Sunday, 16 January 2011

Preface to Intense Seeing

The question is not what you are looking at - but how you look & whether you see.  

Henry David Thoreau. A year in Thoreau's Journal 1851. Penguin Books 1993.

THE English writer, poet, social thinker and art critic John Ruskin (1819--1900) had enormous intellectual range and was extremely prolific - in total producing over 250 works during his lifetime. One of the most intriguing of Ruskin's books is his introductory art book, The Elements of Drawing, which was published in 1857. This book is addressed to the artistic beginner and it formed part of Ruskin's larger personal crusade to teach ordinary working people how to draw. However, Ruskin was not motivated by a desire to recruit an army of professional artists from the ranks of the British working classes, but rather by a desire to teach ordinary people how to   see  in order to enrich their lives;  

My efforts are directed not to making a carpenter an artist, but to making him happier as a carpenter.

Report, Proceedings and Minutes of Evidence of the Royal Commission of 1857 on the Site for the National Gallery . Vol. XIII p. 553. 

Ruskin believed that drawing, and in particular the purposeful observation required to create a drawing, was the best way he knew of teaching people to see what was in front of their eyes. The presentation in   The Elements of Drawing  uses drawing as the framework within which the reader will learn how to observe nature. The book is still in print after more than 150 years and although  we live in a completely different age perhaps Ruskin still has something relevant to say about observation.   

My motivation  for writing Intense Seeing is far less grandiose than Ruskin's, but it is not dissimilar. Professional scientists and artists undergo long periods of intense specialised study and on-the-job training to achieve the levels of observational acuity required for their success. This book cannot hope to replace that study or experience, but by outlining and illustrating for the lay reader how observational acuity works in practice in the sciences and applied arts it perhaps can highlight how important acuity is for artists and scientists. Perhaps the book can help the average reader become more aware of the elements of acuity and help make them happier as a consequence.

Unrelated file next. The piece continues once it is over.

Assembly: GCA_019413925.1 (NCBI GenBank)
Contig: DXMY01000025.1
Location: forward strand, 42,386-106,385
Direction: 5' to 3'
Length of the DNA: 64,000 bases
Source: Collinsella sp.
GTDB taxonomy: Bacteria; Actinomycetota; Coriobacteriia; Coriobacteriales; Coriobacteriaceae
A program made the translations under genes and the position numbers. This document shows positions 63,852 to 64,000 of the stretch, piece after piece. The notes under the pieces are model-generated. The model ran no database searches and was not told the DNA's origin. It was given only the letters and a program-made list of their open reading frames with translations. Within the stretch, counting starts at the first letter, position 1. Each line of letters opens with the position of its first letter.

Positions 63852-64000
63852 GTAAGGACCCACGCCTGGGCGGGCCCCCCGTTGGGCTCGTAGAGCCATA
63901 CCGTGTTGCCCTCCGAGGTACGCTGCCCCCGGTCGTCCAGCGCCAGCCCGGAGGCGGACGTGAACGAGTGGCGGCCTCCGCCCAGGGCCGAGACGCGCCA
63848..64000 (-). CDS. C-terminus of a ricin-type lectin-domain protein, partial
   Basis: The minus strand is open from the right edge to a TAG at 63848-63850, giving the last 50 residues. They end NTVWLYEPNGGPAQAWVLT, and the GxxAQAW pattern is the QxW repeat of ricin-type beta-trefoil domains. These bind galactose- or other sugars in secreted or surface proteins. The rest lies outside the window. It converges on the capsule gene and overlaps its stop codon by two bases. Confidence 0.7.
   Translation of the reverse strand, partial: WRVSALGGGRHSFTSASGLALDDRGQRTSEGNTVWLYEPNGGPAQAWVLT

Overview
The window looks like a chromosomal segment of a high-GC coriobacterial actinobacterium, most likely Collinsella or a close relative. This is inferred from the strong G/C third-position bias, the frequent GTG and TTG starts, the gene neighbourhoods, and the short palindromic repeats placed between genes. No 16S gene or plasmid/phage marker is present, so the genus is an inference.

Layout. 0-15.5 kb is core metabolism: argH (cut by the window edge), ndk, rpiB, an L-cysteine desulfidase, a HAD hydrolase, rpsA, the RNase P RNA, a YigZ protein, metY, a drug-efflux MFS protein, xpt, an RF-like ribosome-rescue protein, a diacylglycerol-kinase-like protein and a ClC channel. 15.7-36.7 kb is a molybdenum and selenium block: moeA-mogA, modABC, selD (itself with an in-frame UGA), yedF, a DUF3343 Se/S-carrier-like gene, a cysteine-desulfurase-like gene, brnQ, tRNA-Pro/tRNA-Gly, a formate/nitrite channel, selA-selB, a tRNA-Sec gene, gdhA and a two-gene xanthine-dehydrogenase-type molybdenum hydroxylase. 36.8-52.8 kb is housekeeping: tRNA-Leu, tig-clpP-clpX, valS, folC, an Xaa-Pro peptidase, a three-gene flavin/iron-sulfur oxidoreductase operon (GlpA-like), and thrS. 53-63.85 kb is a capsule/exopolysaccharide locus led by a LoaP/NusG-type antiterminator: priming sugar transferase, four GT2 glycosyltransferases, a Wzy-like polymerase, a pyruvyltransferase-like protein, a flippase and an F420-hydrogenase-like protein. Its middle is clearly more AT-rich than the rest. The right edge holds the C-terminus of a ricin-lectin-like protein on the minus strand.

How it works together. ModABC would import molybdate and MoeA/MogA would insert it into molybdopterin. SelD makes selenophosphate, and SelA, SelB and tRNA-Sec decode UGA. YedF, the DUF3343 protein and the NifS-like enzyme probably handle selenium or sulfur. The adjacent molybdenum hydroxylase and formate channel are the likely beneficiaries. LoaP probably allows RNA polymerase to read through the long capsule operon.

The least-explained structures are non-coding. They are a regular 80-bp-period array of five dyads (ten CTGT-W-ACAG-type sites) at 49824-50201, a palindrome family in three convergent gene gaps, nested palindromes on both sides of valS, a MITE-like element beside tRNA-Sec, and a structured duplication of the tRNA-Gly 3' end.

Much of my own professional life has been gainfully spent as a specialist in quantitative scientific imaging. This book therefore inevitably reflects many of the concerns and prejudices that I have developed by following a rather narrow and focused program of personal research, work experience and reading. However, the specific catalyst for writing this book arose from my habit of broad, and rather unfocused reading   away from the subject , in this case a casual re-reading of an Edward Tufte book   Beautiful Evidence , in early 2010. I enjoy flicking through the pages of Tufte's books to see what catches my eye. On this particular occasion my attention was drawn to the following passage; 

Science and art have in common intense seeing, the wide-eyed observing that generates empirical information. 

The phrases intense seeing  and wide-eyed observing  in particular resonated within me; these were great descriptions of what I had been trying to do in my professional work for years, this is what I thought imaging science was about and what I guessed art was also about. 

If Edward Tufte was correct, that artists and scientists share something in common in the manner in which wide-eyed observing  is used, then it must also be true that some components of their training and practice would be common and also some   common principles of intense seeing  could be described and illustrated by examples from art and science. This hunch has been the motivational force behind collecting the principles and examples that make up the book. The collection of material has therefore come together by a process of accretion - it records a very personal exploration of what intense seeing  means, what it requires and what it is capable of.